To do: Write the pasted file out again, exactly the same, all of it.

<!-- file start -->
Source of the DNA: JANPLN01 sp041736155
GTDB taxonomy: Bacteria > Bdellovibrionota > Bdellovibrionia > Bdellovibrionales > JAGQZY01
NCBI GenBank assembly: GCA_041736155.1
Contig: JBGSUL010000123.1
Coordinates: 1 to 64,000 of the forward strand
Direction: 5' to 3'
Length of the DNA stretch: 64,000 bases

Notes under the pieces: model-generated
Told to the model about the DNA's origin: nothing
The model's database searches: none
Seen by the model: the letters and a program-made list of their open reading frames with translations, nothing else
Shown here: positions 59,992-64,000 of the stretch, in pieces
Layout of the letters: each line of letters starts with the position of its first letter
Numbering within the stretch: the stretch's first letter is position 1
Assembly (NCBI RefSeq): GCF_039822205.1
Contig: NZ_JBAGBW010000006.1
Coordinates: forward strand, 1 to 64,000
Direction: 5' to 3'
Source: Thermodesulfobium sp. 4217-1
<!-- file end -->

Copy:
Source of the DNA: JANPLN01 sp041736155
GTDB taxonomy: Bacteria > Bdellovibrionota > Bdellovibrionia > Bdellovibrionales > JAGQZY01
NCBI GenBank assembly: GCA_041736155.1
Contig: JBGSUL010000123.1
Coordinates: 1 to 64,000 of the forward strand
Direction: 5' to 3'
Length of the DNA stretch: 64,000 bases

Notes under the pieces: model-generated
Told to the model about the DNA's origin: nothing
The model's database searches: none
Seen by the model: the letters and a program-made list of their open reading frames with translations, nothing else
Shown here: positions 59,992-64,000 of the stretch, in pieces
Layout of the letters: each line of letters starts with the position of its first letter
Numbering within the stretch: the stretch's first letter is position 1
Assembly (NCBI RefSeq): GCF_039822205.1
Contig: NZ_JBAGBW010000006.1
Coordinates: forward strand, 1 to 64,000
Direction: 5' to 3'
Source: Thermodesulfobium sp. 4217-1